I want to talk about Fascia. It is a smart sleeve. Sometimes being smart backfires.
Fascia knows that its job is to wrap me and hold my contents tight. Fascia is excellent at doing its job. So good in fact, that it holds onto all my contents: physical, chemical, energetic, emotional. And in doing so, it casts my body into a physical signature.
This signature is also known as posture, and it served me at one time. When I needed to close myself off, to not risk being open and vulnerable, my fascia knit together tightly, rounding my shoulders in to protect my heart. Yet as I evolve and become ready for change, the fascia, reflective of our Western culture, doesn't know how to "take time off" from work.
As a Nia student, I thought it was fun when we played with emotions in class. Later, as a Nia teacher, I began to recognize that exploring different emotions as I moved could give me access to trying on different physical signatures related to emotions that I had not expressed as my habit. These experience of trying on new postures gave me a taste of what I wanted to change, how I wanted to evolve, desiring more physical and emotional space and range of motion. In terms of my body signature, I wanted to trade up, in order to access more.
But sheer will is no match for the strength and intelligence of the fascia. I can't simply reorganize and shed off fibers so tightly woven and intent on holding together what I had feared "spilling out" for so long. When the movement is over, and the tensile stress and expansion releases, the fibers return to their previous pattern.
Transformation of tissue is possible: it just takes patience and dedication to expanding one's range steadily over time, and with repetition. Linda Hartley reminds me that, "appropriately applied pressure, stretching and the warmth produced by touch and movement can positively effect the the connective tissue, breaking up or dissolving the gluing and solidifying that so often occur when patterns of chronic tension set in." This phrase could sound like a rote approach taken by many physical therapists. Yet we do the same thing in Nia and have a lot of fun doing it! Over the years, I've learned to integrate props like blocks and bolsters, support from gravity, the floor, the wall, the mirror into cycles 5 and 6 of my Nia practice and my Nia classes, as well as my own self care practice. I learned these techniques by self-research: I played and explored and I listened to the language of my tissues, which is sensation.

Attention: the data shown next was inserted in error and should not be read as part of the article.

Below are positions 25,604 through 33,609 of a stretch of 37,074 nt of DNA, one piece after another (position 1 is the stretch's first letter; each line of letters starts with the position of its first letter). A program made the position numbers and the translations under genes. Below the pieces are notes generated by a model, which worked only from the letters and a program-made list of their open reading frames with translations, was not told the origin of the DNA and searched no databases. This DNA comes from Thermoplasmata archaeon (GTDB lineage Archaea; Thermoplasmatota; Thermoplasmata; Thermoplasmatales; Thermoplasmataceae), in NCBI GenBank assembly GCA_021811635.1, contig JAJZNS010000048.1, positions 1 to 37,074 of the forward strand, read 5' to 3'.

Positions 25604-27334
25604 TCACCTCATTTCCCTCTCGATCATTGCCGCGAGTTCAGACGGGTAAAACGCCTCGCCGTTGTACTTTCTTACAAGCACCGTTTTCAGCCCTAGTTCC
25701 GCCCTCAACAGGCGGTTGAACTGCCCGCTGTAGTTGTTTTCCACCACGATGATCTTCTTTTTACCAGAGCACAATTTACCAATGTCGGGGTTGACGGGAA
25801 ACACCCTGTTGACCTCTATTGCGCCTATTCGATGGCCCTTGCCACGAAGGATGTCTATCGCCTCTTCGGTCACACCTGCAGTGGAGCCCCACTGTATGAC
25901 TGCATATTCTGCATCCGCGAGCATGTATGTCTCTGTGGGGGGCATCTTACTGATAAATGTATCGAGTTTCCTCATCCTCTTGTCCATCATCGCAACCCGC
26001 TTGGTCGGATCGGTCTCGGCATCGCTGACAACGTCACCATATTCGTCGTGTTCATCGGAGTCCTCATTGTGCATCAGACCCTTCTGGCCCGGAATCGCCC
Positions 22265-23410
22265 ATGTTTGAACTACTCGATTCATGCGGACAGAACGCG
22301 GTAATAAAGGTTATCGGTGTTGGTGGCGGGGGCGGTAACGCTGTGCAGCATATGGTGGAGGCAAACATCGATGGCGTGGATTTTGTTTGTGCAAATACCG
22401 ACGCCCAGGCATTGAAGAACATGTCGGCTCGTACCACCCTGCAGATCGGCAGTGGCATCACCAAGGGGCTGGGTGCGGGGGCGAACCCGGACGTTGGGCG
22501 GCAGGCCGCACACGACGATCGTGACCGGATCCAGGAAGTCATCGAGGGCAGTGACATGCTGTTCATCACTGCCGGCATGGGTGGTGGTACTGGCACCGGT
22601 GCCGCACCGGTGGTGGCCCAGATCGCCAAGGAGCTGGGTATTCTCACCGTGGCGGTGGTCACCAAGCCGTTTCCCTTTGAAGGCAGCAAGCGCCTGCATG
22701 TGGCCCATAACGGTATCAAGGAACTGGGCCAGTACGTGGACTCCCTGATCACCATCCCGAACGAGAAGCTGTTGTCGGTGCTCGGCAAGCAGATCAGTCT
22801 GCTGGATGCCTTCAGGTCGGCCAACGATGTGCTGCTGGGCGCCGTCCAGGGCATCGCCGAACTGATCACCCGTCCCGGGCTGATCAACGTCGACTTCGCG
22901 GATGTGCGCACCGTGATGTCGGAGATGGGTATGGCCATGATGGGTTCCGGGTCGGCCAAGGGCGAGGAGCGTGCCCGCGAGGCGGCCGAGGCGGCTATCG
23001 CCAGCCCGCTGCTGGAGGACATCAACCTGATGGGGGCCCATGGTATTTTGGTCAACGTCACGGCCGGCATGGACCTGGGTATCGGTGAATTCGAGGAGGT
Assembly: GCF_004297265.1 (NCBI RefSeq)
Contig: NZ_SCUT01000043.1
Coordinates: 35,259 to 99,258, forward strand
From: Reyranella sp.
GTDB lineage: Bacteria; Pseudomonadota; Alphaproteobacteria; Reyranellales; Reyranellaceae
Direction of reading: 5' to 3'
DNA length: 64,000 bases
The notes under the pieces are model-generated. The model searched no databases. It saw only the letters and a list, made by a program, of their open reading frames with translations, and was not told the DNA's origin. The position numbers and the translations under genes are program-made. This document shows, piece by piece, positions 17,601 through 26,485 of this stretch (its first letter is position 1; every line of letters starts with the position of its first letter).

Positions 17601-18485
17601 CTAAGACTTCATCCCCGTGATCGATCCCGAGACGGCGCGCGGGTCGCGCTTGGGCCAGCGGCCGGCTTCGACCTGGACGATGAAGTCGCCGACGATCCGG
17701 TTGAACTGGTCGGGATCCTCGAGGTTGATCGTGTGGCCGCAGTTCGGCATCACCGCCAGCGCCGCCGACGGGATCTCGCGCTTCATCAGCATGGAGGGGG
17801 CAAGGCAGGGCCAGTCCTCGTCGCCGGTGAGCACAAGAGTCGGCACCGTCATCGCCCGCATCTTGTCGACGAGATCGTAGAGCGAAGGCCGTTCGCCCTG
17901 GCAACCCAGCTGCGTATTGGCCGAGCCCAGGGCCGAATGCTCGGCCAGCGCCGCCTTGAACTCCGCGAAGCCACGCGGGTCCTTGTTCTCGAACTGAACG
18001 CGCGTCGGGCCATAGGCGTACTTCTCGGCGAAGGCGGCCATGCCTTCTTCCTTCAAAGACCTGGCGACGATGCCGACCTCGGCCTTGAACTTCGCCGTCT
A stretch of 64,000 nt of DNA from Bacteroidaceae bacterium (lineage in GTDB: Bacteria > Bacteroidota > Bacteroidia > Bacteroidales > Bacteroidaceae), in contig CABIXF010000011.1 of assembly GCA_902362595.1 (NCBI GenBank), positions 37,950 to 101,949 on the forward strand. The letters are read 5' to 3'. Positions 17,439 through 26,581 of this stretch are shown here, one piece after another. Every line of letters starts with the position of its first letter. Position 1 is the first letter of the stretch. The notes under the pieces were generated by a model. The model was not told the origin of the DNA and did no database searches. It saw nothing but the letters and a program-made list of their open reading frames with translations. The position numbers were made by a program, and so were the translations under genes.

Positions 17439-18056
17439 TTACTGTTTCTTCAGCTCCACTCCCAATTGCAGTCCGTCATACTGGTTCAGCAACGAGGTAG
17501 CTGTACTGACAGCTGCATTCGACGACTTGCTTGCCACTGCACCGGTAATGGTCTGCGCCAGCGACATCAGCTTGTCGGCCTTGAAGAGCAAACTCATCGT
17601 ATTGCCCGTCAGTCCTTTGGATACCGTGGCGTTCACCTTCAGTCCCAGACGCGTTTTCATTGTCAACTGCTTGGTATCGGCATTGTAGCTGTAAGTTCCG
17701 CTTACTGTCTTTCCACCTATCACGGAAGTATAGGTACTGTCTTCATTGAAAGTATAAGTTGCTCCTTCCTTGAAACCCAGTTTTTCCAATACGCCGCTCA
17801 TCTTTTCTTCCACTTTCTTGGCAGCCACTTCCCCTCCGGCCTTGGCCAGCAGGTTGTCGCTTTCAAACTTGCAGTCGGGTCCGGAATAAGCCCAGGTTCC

Beating myself up for the sculpture I've erected is not useful. It could lead to set backs, including pushing too hard on integral fibers, expecting to force change. Good thing I have Nia to remind me to celebrate the body I inhabit at every moment along the path by choosing pleasure. With Nia, I change my shape through movement incrementally and organically in natural time. This past fall, I attended a vigorous yoga class led by a close friend, Robin Shaw for the first time in about 8 months. I have not been practicing yoga regularly, but integrating Yin yoga stretches into my Nia classes and my daily practice. On the way home from class, Robin remarked how much increase in my flexibility and range of motion she noticed in my body by witnessing me moving. Yoga and bodywork are lovely component to include in my journey into expansion. And yet, all I really need is the variety, curiousity, awareness, compassion and patience that Nia teaches me to embody, in order to transform my physical, emotional, and energetic signature.